I’ve covered a number of sound/audio art exhibits in this blog, but Doug Wheeler’s “PSAD: Synthetic Desert III” takes a very different turn. The others were about sound, but Wheeler’s is about the quiet. Wheeler’s piece at the Guggenheim Museum in NYC puts you in a quasi-anechoic environment, and I assure you it’s the absolute quietest spot in NYC! The room isn’t just sound proofed, its blue foam wedges absorb sound and reflections inside the room. It’s likely to be the quietest room you’ll ever experience in your life.
Before entering the exhibit you must first stash your cell phone, camera or any electronic devices in small lockers provided for that purpose. To enter the room you go through an even more quiet series of adjoining small rooms that serve to isolate “PSAD: Synthetic Desert III” from the rest of the museum.
I was in a group with four other people, there was a single older woman, a middle aged man, and a young couple, who immediately laid down on the carpeted floor, side by side holding hands. The other two laid down at opposite ends of the room, which I’m guessing was 30 feet (9.1 meters) long. I stood in the middle of the room to better take in the hushed silence. No one uttered a word for the entire time we were there, 20 minutes.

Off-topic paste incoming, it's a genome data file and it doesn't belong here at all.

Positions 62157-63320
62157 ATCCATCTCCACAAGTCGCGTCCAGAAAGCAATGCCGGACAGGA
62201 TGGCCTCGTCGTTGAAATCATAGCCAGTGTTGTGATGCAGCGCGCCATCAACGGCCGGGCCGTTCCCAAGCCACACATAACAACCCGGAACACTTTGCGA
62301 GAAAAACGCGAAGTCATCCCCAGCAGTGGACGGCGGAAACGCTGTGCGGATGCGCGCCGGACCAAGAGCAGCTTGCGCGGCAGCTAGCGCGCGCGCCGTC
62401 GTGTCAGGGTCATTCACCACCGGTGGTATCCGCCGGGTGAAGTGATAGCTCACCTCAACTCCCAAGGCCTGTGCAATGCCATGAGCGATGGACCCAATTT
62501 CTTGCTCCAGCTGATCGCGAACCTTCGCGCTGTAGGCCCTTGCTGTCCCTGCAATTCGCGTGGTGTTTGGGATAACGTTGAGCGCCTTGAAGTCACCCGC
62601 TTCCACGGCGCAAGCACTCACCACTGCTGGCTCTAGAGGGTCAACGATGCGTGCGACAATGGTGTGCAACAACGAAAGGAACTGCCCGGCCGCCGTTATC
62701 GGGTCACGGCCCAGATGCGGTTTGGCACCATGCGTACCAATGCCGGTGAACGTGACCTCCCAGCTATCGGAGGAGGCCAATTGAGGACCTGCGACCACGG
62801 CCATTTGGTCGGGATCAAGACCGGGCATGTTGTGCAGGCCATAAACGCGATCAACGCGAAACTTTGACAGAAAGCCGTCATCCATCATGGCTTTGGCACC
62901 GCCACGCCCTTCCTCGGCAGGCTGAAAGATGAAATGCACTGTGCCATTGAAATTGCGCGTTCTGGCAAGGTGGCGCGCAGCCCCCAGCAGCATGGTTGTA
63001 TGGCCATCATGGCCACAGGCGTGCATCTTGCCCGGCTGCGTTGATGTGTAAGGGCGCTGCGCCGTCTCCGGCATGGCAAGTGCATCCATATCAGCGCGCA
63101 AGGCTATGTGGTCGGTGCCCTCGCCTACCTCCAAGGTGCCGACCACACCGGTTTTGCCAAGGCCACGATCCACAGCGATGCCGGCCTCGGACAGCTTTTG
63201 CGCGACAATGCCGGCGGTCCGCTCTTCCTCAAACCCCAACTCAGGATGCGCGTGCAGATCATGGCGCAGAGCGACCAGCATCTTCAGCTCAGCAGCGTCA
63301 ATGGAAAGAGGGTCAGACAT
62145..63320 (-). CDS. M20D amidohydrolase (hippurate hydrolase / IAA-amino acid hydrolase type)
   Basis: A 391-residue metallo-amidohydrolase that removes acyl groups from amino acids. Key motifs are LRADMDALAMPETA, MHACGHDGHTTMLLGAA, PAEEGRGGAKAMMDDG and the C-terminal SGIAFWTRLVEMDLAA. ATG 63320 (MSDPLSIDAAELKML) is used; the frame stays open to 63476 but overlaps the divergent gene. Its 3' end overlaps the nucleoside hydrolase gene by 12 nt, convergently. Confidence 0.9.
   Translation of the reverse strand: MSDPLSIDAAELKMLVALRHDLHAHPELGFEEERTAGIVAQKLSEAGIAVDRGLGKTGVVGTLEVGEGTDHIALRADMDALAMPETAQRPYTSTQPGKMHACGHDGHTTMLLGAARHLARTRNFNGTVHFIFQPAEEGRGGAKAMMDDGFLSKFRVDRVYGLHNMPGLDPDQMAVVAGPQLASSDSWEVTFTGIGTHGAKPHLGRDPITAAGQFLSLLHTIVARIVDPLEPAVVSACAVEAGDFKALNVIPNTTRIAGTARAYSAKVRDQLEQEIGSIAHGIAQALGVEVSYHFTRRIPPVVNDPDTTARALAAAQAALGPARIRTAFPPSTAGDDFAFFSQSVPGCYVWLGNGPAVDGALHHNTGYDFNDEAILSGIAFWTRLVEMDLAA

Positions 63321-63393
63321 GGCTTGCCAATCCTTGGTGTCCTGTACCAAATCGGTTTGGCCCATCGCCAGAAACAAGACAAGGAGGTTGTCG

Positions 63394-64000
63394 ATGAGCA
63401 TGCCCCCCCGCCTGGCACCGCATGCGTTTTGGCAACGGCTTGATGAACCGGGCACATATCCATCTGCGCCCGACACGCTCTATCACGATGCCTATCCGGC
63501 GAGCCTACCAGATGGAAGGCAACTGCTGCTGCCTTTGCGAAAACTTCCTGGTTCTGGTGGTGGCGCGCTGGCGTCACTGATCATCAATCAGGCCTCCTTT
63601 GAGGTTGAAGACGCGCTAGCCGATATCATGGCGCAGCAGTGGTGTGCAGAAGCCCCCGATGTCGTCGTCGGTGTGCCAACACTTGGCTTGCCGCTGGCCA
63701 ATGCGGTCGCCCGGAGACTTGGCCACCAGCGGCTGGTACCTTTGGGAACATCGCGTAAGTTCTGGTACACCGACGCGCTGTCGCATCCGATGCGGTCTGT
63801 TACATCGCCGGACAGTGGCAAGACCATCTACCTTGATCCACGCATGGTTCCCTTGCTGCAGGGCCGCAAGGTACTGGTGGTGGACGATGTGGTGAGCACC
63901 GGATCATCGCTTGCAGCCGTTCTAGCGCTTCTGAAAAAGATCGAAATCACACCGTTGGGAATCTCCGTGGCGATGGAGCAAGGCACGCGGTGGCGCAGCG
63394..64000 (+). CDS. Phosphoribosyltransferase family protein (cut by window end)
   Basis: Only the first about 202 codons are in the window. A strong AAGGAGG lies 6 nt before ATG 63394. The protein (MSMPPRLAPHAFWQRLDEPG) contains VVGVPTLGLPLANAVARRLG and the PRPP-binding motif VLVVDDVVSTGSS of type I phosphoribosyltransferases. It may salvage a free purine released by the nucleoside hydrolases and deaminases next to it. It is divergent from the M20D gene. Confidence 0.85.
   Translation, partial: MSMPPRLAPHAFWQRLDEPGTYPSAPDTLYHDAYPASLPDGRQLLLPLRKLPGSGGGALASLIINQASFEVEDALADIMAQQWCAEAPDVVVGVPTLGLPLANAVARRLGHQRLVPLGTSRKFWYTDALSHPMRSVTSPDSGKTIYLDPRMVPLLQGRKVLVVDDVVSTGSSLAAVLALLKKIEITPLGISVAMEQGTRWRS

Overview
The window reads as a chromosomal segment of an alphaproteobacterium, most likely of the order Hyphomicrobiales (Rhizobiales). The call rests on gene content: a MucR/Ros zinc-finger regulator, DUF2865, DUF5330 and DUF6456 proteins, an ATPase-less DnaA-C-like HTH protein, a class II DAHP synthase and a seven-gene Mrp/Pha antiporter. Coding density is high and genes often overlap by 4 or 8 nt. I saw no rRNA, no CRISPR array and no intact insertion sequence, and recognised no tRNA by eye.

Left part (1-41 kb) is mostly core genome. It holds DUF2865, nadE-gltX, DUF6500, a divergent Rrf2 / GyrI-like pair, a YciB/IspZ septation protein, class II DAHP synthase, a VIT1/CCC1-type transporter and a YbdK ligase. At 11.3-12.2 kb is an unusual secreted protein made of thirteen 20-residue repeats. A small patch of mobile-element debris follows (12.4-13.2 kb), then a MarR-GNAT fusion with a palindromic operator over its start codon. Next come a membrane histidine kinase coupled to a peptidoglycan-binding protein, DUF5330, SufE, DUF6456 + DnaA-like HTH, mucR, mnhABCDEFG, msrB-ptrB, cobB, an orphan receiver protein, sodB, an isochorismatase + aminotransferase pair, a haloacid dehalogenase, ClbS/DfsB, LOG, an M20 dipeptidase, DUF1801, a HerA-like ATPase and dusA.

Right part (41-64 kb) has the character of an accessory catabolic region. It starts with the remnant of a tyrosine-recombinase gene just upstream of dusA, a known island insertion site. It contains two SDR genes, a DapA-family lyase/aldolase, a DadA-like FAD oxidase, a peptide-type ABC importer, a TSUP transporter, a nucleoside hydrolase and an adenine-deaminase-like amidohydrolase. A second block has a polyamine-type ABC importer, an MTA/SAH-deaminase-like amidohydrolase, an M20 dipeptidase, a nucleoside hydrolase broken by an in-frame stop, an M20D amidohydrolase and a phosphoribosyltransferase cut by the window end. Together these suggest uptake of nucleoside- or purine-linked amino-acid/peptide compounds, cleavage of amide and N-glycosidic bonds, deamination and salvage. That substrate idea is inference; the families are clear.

It took a minute or two to settle into the space and clear my mind. And the quiet calmed me down, my breathing slowed, and I felt more in tune with my body. When you’re in a room without reflections the room’s boundaries disappear. As the minutes elapsed the room seemed to get larger and larger. Wheeler claims the ambient noise level is just 15 decibels, and to put that number in perspective, the quietest room in my apartment is 32-35 dB in the middle of the night, and that sounds pretty darn quiet.
Yes, inside “PSAD: Synthetic Desert III” there were times when the sounds of NYC ever so softly broke through with just the slightest murmurs of street traffic, and then they were gone, and the velvety black silence returned. Some might ask, is it art? If the best art changes you, affects you and/or changes the way you think, if even for just a little time, then “PSAD: Synthetic Desert III” is most definitely art.
Leaving “PSAD: Synthetic Desert III” and returning to the Guggenheim museum proper you’re hugely more aware of the sound of the vast open space of the building. Your ears are refreshed and tuned up!
Because Synthetic Desert is best experienced with as few extraneous sounds and distractions as possible each visiting group is limited to five people. That’s why timed tickets/reservations are required in advance, but you can take your chances and hope walk-in tickets are available when you’re at the museum. The exhibit is open now through August 2, 2017.